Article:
So at one extreme there will be more jobs made than lost so the challenge is more about preparing people for their next career or at least their next job until the next wave. On the other end of the spectrum, artificial intelligence advanced to a tipping point where AI is developing new and improved AI. Because of the computational speed of AI it becomes a positive feedback loop where it advances so fast and by such leaps that it creates a hockey stick graph of intelligence and leaves mere humans on the cutting room floor of the movie of evolution. There would be no job that wouldn’t quickly be done more efficiently by machines at this point. Of course even that scenario may not be fatal for the human job as we know it if the AI progress so far past us we become as ants are to us. Human don’t serve ants or do their work for them. 

So this brings us to what we can do about it. Universal Basic Income has been proposed by many as a social safety net for those who lose their jobs to automation but I suspect living on the poverty line one step above living on the street will be little consolation to people who once worked and took care of themselves. That's assuming western countries were to find the political will and funding to pass such a measure with an amount even at the poverty line. Maybe it will happen slower than we think and there will be time for new jobs to emerge things will work themselves out. Maybe it won’t.

I never took a course, at any level of schooling, on how to use a spreadsheet. I never took a formal training course and although I bought a book offering “advanced excel” I have to admit I never read it cover to cover as I planned. I skimmed and it referenced it a few times but it mostly just sat on a shelf. Despite this lack of schooling, formal education or training I am a somewhat advanced user. How can this be? Enter Google. I self learned the basics of excel and then after that, if I needed to do anything I didn’t know how to do I simply googled it and found step by step instructions in writing, diagramed or in videos. Call it just in time learning.

I work with full stack software engineers and this is how they work every day. They have a problem they want to solve or need to do something a better way they simply Google it. This doesn’t just happen in the office space, have you ever looked up a video on Youtube to walk you through putting together a piece of furniture or toy? Ever watch a video on how to play a board game or cook a meal? We do this all the time today already. What if instead of us having to self serve the just in time learning, we had an AI constantly looking one, two, three or more steps ahead and queuing up how to do each of these things? The moment we get stuck, or better yet, the moment before, an instructional video or overlay could appear  on whatever augmented reality device comes out of the ashes of Google Glass™.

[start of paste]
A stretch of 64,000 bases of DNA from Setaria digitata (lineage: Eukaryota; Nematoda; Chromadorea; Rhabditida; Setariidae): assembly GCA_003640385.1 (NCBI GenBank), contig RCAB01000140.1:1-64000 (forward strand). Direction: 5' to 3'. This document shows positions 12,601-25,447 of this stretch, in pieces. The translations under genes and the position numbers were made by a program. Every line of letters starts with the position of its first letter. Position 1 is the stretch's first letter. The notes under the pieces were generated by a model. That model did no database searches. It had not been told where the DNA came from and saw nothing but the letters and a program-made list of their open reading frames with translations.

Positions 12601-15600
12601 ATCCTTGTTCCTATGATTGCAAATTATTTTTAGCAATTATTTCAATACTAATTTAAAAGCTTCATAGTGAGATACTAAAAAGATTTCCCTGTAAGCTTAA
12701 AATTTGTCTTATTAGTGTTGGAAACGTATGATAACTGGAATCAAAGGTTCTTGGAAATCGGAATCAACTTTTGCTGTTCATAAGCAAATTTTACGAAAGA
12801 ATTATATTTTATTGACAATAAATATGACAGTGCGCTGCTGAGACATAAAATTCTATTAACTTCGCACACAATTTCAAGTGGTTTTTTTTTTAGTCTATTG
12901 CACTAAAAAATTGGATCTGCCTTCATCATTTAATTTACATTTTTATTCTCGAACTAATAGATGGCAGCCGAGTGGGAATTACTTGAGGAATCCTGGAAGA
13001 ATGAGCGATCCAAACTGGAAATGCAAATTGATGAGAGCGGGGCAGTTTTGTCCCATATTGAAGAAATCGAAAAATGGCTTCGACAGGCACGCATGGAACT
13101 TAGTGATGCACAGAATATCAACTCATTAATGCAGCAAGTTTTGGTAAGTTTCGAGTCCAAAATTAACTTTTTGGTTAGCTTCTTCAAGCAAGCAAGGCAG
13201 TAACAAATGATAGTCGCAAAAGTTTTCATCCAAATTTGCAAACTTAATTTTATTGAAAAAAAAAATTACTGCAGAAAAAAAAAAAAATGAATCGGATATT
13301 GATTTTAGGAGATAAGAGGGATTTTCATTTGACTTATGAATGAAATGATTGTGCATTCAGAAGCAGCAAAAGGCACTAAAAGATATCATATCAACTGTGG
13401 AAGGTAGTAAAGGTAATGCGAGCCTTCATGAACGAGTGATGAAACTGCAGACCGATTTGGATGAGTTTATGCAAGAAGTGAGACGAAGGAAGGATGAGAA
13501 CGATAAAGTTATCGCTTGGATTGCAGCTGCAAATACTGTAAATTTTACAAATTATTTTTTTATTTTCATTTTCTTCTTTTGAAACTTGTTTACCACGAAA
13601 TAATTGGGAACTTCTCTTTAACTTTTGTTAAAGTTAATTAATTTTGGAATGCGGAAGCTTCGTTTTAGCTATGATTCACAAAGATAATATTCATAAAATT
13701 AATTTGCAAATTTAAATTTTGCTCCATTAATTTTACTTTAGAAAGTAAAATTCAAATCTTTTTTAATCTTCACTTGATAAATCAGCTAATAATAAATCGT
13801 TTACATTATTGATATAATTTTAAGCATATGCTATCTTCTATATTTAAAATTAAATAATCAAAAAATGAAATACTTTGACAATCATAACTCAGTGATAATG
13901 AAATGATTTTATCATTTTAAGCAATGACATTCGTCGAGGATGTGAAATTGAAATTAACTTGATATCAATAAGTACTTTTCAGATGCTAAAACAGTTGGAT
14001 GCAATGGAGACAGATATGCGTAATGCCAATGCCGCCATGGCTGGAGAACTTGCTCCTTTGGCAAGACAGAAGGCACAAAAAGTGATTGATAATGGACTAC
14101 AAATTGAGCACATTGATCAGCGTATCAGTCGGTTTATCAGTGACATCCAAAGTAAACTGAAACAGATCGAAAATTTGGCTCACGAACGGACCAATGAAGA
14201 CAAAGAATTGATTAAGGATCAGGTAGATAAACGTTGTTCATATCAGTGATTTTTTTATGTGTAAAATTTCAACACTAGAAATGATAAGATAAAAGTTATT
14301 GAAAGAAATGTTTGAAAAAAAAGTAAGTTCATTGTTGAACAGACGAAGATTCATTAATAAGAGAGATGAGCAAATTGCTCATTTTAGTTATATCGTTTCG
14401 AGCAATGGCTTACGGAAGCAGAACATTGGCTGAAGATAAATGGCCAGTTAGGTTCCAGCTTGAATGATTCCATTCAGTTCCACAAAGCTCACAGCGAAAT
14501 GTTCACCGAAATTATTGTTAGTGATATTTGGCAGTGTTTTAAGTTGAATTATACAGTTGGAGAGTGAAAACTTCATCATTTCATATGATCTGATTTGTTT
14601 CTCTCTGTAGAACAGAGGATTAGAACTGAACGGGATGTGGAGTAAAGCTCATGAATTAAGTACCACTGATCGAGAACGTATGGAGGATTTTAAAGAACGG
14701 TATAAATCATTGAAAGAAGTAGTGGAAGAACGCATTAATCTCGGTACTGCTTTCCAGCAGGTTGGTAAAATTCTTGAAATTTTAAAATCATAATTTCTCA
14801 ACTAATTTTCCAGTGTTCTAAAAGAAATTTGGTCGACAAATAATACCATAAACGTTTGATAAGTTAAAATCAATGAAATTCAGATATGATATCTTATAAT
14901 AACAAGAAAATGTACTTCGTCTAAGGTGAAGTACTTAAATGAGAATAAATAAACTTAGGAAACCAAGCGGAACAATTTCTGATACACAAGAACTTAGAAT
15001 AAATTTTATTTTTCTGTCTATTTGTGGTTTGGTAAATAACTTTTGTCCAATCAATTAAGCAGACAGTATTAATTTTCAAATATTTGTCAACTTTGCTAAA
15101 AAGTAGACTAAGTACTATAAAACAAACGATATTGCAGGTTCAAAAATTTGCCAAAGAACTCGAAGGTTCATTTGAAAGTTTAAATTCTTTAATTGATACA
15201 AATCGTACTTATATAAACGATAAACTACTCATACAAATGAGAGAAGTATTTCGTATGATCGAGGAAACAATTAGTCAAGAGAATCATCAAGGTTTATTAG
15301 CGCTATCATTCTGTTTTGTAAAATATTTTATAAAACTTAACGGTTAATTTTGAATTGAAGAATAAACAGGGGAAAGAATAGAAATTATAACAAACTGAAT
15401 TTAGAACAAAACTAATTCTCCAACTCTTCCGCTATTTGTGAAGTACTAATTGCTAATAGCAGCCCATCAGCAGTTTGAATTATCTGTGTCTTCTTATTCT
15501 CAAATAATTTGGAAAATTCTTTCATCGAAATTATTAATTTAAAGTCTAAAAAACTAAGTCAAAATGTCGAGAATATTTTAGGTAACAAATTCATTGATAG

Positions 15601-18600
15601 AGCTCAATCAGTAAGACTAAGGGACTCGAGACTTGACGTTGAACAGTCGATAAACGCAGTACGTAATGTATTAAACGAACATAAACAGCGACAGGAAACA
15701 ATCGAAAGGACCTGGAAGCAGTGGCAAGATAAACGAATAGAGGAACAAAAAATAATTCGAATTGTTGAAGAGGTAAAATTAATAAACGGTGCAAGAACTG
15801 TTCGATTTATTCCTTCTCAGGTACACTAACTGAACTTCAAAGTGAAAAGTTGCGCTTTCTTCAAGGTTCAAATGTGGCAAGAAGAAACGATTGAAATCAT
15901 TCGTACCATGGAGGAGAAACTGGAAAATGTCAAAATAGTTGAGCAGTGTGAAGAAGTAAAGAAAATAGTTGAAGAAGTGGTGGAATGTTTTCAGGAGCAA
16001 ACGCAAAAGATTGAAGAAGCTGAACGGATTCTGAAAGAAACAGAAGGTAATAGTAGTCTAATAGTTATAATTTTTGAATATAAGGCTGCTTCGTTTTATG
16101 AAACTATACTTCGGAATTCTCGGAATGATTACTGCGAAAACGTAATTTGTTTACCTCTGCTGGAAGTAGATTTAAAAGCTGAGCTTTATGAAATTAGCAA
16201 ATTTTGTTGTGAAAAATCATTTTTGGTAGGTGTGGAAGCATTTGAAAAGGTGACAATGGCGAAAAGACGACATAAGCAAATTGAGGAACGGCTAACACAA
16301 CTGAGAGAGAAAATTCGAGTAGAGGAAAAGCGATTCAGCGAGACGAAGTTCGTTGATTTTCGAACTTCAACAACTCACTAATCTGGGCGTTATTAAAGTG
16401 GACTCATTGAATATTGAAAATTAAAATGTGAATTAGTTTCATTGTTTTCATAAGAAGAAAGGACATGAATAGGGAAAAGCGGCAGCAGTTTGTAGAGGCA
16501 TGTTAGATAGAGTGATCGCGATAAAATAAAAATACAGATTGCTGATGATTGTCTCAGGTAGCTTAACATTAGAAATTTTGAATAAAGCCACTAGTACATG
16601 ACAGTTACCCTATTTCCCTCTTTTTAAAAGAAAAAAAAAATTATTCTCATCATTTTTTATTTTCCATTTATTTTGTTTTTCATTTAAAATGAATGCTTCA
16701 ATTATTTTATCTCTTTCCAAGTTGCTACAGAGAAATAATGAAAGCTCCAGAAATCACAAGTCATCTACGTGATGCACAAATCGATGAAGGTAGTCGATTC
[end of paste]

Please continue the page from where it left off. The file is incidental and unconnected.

We should be incentivizing R&D into training utilizing the same cutting edge technologies that will put workers out of work but in a use case of just in time training. Something like Google Glass™ overlaying objects in the field of vision with pointers, diagrams, video clips etc combined with an IBM Watson™ like subject matter AI collecting and analysing relevant information and providing instructions on the next steps. You could imagine someone who has never used a tool being walked through changing out a water pump on a car engine without knowing the first thing about cars or what they just did. A human would be the hands of AI at that point but they would also be getting an education as they went. 

It’s easy to say the scenario above wouldn’t happen because a robot could just be the hands of AI and that would eliminate of the limitations and high costs of having a human in the mix. In the movies this is where some super nerd invents an android that not only captures all the movement nuances of humans but also has the chassis of a terminator and the battery life of the Energizer Bunny™. You never see the generations of small iterative steps that got them there. You don’t see the floor mopping bots or the car washing bots and the millions of other focused purpose functions that robots would be tasked with doing before we get to a single android that can do it all. It's a convenient plot device to move a storyline but we are probably a long way away from that that and while the robots will take many jobs, just in time training will open many more up.